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Edmonton City Centre Mall (Renovations) | ?m | 2s | LaSalle Investment Management

Airboy

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I think we have that with the number of hospitalizations and people in ICUs. The number of people with covid now is definitely well under reported. But most important is like I say hospital and icu numbers.

Plus we are learning of impact with absenteeism numbers in schools, hospitals and other workplaces.
Based on reporting r lack there of. Hinshaw and other Health officials are stating the actual numbers are 10X the report numbers. And I've heard of enough people that have covid now as well. My Physio had to cancels todays appointment, My dentist is on shut down this week. Talk with an Arch who had it last week. Touch wood I think I haven't had it. But at my age I have so many aches and pains and other things going on I would only know if I had been testes.
 

kcantor

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I think we need some kind of idea of the public health impact.
i think you’ll see wastewater testing become much more prominent. interestingly enough, if you consider it a form of “mass testing”, it’s a more economical way of obtaining population based data and not just for covid.
 

TAS

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There was a good segment on Ryan Jespersen show yesterday called 'Are Malls Dead'.

According to the guests (Harvard professor), about 85% of malls are expected to be closed by 2025. (Power centres in trouble, too)

Give the segment a listen - it starts at 39:00.

Some interesting points.

To compete, stores and restaurants need to focus on experiences. Most department stores are in big trouble. Two bigger chains doing the best at creating 'the experience' are The Pottery Barn and Nordstroms. Stores need to do more than just provide a product, the model is moving fast to experiences.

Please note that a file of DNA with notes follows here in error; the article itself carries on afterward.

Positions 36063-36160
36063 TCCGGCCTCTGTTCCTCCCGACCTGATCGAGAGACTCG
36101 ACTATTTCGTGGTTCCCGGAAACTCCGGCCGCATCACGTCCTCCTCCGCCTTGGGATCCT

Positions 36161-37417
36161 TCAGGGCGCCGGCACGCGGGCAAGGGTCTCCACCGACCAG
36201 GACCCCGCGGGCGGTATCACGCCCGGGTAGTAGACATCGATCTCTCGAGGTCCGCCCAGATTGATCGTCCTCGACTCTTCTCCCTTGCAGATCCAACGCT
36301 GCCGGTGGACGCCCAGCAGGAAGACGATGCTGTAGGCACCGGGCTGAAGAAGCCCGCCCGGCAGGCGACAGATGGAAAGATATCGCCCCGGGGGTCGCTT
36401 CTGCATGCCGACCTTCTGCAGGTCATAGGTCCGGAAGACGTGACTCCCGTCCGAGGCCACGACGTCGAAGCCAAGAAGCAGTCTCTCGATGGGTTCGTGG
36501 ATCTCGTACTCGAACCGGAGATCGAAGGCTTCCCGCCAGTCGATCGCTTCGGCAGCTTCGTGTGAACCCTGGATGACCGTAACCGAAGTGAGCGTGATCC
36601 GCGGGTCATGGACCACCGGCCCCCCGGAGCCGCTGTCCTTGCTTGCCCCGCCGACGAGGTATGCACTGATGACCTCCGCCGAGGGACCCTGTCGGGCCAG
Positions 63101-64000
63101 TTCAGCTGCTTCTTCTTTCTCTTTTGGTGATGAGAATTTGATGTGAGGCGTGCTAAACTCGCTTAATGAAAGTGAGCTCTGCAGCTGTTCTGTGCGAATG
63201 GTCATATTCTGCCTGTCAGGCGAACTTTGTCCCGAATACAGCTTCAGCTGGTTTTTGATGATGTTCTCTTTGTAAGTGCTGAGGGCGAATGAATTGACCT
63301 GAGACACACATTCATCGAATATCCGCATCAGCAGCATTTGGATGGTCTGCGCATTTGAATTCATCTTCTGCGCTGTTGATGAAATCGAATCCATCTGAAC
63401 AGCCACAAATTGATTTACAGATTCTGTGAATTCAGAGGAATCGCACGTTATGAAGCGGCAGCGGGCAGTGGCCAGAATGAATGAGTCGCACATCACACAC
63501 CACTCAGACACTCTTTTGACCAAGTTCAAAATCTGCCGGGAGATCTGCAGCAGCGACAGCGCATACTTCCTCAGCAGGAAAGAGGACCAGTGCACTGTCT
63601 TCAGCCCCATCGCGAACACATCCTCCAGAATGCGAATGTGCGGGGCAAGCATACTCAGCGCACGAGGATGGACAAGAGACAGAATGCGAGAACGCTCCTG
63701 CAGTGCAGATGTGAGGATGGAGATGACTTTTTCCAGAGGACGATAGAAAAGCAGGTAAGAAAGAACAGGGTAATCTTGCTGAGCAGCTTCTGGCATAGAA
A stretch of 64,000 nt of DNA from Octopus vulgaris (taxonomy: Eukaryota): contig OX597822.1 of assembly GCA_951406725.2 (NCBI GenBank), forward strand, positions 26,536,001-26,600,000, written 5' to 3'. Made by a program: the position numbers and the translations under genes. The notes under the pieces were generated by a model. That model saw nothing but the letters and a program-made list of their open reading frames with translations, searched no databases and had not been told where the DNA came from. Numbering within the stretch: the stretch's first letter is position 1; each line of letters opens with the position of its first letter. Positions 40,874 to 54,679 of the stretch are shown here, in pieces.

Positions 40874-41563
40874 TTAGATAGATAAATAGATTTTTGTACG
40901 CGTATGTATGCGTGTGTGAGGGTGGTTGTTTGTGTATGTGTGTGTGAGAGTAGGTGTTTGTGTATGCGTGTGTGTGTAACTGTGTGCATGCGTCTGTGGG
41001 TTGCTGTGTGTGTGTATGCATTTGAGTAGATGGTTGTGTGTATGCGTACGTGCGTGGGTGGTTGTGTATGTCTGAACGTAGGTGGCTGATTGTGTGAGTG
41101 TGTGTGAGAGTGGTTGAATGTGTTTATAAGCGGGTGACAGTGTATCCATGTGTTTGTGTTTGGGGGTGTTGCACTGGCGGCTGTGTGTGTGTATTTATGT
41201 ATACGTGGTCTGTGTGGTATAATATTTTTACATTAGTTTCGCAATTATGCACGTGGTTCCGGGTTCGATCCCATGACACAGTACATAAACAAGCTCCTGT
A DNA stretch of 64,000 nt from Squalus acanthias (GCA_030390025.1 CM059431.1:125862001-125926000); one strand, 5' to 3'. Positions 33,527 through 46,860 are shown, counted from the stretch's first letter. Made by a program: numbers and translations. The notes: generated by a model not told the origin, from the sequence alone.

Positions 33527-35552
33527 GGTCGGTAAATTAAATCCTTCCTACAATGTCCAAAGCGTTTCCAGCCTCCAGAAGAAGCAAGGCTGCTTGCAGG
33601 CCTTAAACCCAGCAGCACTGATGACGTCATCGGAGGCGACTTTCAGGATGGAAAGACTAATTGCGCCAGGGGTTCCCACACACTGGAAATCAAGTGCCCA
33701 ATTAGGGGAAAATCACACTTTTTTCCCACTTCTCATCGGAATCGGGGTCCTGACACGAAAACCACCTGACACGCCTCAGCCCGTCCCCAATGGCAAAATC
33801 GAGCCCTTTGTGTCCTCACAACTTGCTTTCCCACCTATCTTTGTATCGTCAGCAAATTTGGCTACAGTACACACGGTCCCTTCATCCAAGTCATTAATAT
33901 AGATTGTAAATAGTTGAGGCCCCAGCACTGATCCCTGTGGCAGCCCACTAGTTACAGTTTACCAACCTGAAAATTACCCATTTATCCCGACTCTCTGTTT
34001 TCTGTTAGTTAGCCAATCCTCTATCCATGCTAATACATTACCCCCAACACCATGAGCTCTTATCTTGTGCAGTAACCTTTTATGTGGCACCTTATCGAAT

More than 70% of all sales happens after 5pm - stores need to be open later for convenience.

While malls and power centres are dying, downtown and mainstreet shopping is surging in many US cities. The guest called Canadian cities ugly compared to European and American cities in terms of retails spaces, signage standards etc. That has to change. Retailers think of malls and strip malls as boring and want to be in downtowns and interesting streets/spaces.

One of the blindsides of online shopping is a more cumbersome return process - stores need to take advantage of that as well as the instant gratification of getting the product right then and there.
 

thommyjo

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There was a good segment on Ryan Jespersen show yesterday called 'Are Malls Dead'.

According to the guests (Harvard professor), about 85% of malls are expected to be closed by 2025. (Power centres in trouble, too)

Give the segment a listen - it starts at 39:00.

Some interesting points.

To compete, stores and restaurants need to focus on experiences. Most department stores are in big trouble. Two bigger chains doing the best at creating 'the experience' are The Pottery Barn and Nordstroms. Stores need to do more than just provide a product, the model is moving fast to experiences.

More than 70% of all sales happens after 5pm - stores need to be open later for convenience.

While malls and power centres are dying, downtown and mainstreet shopping is surging in many US cities. The guest called Canadian cities ugly compared to European and American cities in terms of retails spaces, signage standards etc. That has to change. Retailers think of malls and strip malls as boring and want to be in downtowns and interesting streets/spaces.

One of the blindsides of online shopping is a more cumbersome return process - stores need to take advantage of that as well as the instant gratification of getting the product right then and there.
Thanks for sharing! And I think key, as we're seeing all over the country already, is conversion to community nodes.

One of the best ways to "beat" online shopping is to be more convenient. One way is to be within a few hundred meters of thousands. Which of course isn't possible with detached houses in the burbs, but TOD can give that. Why order from Amazon when its a 5min detour along my walk from LRT stop to condo lobby.